Stye and Chalazion

What is a Stye or Chalazion?

A Stye (also called Hordeolum) is a bump caused by a bacterial infection blocking the oil-secreting gland on the upper or lower eyelid margin, resembling a pimple in appearance. Chalazia (plural for chalazion) are styes that are no longer infectious but filled with pus and blocked lipid secretions that normally help lubricate the eye but can no longer drain out.

What are Signs and Symptoms of Styes or Chalazia?

Signs and symptoms vary, but most commonly people experience a lump or swelling of the eyelid, tenderness or blurred vision.

What Causes a Chalazion or Stye?

Generally, the underlying issue to most chalazia or styes is chronic blepharitis (inflammation of the eyelid margins) where the oil-secreting glands of the eyelids (called Meibomian glands) become too thick to be secreted. Leading to enlargement of the glands, causing further inflammation, ultimately leading to the formation of a pimple or lump in the eyelid margin.

Other causes include patients with certain skin types, such a Rosacea, which are more prone to blepharitis. Patients with a low diet of Omega-3 fatty acids.

How Is A Chalazion Treated?

Chalazia may be treated utilizing a combination of the methods including:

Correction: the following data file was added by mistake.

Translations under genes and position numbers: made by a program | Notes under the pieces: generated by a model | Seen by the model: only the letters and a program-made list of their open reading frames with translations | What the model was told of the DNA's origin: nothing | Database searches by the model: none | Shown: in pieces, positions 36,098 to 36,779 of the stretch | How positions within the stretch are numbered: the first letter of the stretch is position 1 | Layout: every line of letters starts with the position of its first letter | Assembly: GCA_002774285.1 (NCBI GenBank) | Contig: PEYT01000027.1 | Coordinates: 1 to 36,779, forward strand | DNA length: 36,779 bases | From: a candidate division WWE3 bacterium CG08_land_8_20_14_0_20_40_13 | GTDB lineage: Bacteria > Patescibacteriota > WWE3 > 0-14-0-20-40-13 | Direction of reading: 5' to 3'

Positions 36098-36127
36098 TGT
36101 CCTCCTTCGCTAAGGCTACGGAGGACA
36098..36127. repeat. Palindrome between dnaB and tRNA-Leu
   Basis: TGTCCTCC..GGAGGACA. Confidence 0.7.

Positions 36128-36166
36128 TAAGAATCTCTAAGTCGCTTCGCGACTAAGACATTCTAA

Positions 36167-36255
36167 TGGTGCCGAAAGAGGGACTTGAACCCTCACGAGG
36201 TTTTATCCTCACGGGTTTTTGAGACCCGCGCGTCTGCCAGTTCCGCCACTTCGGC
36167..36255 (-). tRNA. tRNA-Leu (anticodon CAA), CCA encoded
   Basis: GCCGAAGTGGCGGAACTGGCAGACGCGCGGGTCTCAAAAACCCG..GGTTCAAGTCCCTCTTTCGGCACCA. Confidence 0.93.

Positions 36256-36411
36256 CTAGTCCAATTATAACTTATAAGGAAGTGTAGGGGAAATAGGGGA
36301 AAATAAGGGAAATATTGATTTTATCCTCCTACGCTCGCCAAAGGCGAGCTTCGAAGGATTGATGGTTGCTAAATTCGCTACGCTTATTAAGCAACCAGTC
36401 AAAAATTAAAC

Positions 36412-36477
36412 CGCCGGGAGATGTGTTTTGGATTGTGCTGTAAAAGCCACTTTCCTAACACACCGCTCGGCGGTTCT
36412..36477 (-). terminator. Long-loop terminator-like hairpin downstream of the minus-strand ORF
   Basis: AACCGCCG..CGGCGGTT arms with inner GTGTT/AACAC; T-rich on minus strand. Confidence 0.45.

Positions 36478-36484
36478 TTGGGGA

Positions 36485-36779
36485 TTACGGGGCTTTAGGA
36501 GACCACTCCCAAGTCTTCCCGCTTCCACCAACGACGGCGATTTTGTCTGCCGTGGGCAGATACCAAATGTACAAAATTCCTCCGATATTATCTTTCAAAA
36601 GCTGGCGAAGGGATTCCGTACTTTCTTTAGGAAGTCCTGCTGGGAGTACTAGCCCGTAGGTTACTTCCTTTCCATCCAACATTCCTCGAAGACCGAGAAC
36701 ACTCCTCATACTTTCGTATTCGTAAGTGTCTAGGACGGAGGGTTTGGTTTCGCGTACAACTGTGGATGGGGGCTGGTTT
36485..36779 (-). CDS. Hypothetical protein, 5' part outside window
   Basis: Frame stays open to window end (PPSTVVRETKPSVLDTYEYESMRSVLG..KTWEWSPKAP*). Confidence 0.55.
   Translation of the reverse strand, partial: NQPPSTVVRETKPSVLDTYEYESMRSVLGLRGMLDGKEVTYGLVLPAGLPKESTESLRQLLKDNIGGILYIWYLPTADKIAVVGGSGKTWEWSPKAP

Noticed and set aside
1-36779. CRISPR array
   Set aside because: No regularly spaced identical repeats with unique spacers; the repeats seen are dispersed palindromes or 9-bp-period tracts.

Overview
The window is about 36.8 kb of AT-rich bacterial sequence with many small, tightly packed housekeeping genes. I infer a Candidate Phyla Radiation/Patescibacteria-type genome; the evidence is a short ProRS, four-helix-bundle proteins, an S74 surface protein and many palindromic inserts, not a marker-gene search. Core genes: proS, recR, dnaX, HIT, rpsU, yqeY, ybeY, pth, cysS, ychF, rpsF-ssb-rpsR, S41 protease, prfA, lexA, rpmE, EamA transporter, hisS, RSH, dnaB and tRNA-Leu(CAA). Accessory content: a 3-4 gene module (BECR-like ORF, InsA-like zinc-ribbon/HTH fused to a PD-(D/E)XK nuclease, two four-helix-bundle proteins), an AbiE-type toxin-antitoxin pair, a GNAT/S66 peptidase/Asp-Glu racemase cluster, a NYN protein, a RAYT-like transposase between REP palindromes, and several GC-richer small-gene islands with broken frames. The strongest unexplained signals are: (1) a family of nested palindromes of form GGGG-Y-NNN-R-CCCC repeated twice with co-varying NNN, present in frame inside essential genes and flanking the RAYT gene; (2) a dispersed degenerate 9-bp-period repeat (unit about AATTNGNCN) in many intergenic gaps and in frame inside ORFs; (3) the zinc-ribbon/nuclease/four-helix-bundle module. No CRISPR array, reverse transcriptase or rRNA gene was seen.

• Gentle message to express the glandular secretions
  • Warm compresses for 5 to 10 minutes, 3 to 4 times a day
  • Omega-3 fatty acid supplementation
  • Antibiotic and/or steroid drops
  • Antibiotic pills (such as Doxycycline)
  • Surgical drainage (incision and drainage)

How Can I Prevent Styes or Chalazia?

Eyelid scrub including washing your eyelids daily with baby shampoo or cleansing wipes. Oral Omega-3 fatty acid supplementation and daily warm compresses have been shown to decrease the likelihood of stye and chalazia development.

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The Fraser Eye Care Center Doctors have either authored or reviewed and approved this content.

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